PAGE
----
Visual impairment is a public health problem of global proportions. More than two hundred and eighty-five million people worldwide have some form of visual impairment. Thirty-nine million of them are blind. Ninety percent of those affected by blindness and severe visual impairment live in the poorest countries in the world. Fourteen million live in India alone. Yet a good proportion of worldwide blindness, including 75% of corneal disease, is curable. The Tej Kohli Cornea Institute is one of the world’s preeminent institutions for cornea health and expertise. Funded entirely by global philanthropist Tej Kohli as part of his mission to eradicate avoidable blindness worldwide by 2030, the Tej Kohli Cornea Institute is a global leader in research and development, preventative medicine and Cornea transplants. Access to affordable treatment can only be achieved through systemic long-term efforts to create widespread availability of high quality eye care facilities that are delivered by people who have the resources, technical skills and compassion to handle diverse population segments.
Patients of the Tej Kohli Cornea Institute receive completely free treatment. In the last two years the Tej Kohli Cornea Institute has hosted more than one hundred and sixty-seven thousand outpatient visits, collected twenty-six thousand donor cornea and utilized nearly sixteen thousand corneas for transplants. The Institute undertook more than thirty-one thousand surgical procedures, delivered over seven hundred presentations, published one hundred and forty-eight publications and trained more than one hundred and twenty clinicians.
Blindness is heavily impacted by poverty. Between six and seven million of the twelve million people worldwide who are currently waiting for Cornea transplants live in India. Whilst the average age of a patient needing a corneal transplant in Canada is seventy-five, in India the average age is just sixteen years old, which severely impacts life prospects and outcomes.
By also taking education, treatment and preventative medicine directly to the poorer rural areas where sixty-six per cent of Indians live, the Tej Kohli Cornea Institute is able to additionally target these high-impact populations that are living with curable corneal blindness. At just one rural village location that is not reached by any charities or NGOs, the Tej Kohli Cornea Institute recently completed more than two thousand Cornea transplants during a single year.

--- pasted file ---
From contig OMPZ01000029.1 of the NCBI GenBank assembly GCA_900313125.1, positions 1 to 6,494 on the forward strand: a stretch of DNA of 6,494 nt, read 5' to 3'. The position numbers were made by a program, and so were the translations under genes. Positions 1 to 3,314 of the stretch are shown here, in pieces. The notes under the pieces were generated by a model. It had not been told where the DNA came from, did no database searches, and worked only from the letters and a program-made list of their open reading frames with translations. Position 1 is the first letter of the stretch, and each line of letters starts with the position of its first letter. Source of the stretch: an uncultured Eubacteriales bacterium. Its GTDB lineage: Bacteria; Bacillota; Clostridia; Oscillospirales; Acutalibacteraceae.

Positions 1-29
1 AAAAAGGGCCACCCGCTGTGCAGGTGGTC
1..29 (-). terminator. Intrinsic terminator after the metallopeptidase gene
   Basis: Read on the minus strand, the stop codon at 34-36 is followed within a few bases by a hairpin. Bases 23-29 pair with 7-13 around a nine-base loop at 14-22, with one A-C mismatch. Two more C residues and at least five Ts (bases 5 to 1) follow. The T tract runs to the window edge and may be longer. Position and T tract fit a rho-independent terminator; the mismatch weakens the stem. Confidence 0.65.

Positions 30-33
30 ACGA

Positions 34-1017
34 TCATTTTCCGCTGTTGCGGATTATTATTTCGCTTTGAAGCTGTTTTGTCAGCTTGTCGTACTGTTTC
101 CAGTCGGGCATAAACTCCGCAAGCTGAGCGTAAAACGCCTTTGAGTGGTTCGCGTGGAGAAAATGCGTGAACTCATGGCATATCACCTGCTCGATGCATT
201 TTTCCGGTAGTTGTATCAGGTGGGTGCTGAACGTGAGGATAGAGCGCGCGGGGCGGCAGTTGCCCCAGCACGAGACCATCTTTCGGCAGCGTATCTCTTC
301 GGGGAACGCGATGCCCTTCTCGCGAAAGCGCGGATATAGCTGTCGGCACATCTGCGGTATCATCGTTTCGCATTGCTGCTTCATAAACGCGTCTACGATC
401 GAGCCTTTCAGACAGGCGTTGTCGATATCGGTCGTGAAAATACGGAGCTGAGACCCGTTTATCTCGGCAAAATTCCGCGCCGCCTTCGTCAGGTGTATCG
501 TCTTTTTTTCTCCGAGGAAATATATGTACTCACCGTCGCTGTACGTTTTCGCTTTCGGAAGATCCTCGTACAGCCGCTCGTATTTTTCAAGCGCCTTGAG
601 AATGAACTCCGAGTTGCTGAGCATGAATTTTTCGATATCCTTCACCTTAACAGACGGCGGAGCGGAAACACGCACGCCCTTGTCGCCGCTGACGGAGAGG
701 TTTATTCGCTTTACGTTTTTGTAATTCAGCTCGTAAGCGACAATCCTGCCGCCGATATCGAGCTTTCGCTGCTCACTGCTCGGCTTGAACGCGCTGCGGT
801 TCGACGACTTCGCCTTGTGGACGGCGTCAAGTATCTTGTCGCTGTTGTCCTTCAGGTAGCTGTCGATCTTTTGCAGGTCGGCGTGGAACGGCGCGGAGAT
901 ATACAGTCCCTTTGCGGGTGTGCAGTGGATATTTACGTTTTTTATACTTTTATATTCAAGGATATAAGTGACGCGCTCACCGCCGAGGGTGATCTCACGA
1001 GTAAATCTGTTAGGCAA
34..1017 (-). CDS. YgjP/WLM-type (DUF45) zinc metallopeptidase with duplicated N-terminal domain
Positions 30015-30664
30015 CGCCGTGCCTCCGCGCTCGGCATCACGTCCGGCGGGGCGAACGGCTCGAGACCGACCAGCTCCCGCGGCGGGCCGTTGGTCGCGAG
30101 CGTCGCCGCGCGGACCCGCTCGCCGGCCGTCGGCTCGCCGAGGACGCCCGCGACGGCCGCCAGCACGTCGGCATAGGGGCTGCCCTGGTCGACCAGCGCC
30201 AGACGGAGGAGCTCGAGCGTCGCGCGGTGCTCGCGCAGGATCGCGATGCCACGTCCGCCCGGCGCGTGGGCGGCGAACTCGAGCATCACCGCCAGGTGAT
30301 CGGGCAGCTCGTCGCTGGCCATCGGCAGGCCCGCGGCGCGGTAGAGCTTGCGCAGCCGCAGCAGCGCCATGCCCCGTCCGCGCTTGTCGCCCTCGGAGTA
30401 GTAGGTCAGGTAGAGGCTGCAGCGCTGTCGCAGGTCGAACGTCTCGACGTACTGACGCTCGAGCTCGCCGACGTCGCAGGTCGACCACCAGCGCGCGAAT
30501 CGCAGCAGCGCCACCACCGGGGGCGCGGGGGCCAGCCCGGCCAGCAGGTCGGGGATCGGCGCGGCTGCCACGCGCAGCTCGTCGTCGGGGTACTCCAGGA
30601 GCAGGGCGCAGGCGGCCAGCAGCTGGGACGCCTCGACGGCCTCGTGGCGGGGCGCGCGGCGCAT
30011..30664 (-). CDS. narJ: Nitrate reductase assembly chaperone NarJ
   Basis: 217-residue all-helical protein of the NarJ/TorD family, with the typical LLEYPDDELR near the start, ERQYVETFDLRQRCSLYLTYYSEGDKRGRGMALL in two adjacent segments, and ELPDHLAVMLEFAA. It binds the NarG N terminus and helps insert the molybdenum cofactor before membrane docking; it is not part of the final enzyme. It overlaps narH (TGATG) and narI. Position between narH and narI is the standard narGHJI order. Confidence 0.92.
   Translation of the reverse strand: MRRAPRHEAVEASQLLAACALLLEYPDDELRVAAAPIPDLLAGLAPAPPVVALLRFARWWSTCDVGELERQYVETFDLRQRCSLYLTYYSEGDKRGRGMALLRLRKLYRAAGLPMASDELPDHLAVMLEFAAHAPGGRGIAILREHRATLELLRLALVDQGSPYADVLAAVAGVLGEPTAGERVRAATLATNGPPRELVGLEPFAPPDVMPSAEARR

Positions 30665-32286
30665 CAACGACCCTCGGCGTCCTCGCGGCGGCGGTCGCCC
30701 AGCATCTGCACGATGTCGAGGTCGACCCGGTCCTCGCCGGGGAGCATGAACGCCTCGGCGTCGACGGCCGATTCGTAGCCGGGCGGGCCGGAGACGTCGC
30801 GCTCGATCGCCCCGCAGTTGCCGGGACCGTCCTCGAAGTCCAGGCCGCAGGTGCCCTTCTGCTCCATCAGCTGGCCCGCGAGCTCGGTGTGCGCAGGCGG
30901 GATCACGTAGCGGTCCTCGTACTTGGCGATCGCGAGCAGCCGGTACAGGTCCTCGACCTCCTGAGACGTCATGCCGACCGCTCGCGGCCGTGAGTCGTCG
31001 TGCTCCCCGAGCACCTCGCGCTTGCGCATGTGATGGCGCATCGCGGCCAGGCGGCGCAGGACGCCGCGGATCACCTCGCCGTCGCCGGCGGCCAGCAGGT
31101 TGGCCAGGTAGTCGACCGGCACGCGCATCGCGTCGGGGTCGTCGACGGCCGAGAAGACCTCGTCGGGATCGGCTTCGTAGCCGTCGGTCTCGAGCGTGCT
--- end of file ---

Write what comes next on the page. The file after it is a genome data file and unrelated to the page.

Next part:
Preventing and controlling and eliminating corneal blindness is also a global objective. Achieving this mission will require a scalable and affordable solution for the masses, and through the acquisition of proprietary new biotechnologies, philanthropist Tej Kohli is dedicated to making this a reality.
Through international collaboration between leading clinicians, technology pioneers and global hubs of excellence such as the Tej Kohli Cornea Institute, it is a now a visible reality that by 2030 avoidable corneal blindness could be controlled, reduced and then eradicated worldwide.
Many people who are blighted by blindness and other ophthalmic issues are prevented them from participating in society. For many it means being cast out due to their lack of ability to contribute financially. We must not allow this to continue in the 21st century. It is our duty to step in and support with passion, pride, hard work and our guarantee of a financial commitment.
We are proud of our longstanding history and global reputation in the area of ophthalmology. We now have a vital opportunity to extend our work as new technologies can be implemented to help in reducing corneal blindness. We hope to enhance our activities significantly and continue to develop a Global Resource Centre for corneal blindness. We will increase the number of surgeries we undertake and work towards our own goal of eliminating avoidable blindness.
There is an estimated 23 million individuals worldwide who have unilateral corneal blindness while 4.9 million are bilaterally blind. Corneal blindness may be treated by donor cornea transplantation but there is a severe shortage: 53% of the global population has no access to human donor corneas. The Tej Kohli Cornea Institute’s efforts to eliminate cornea blindness range from community health and prevention, expansion of eye banking efforts and quality medical care, all the way to the development of regenerative new biotechnologies.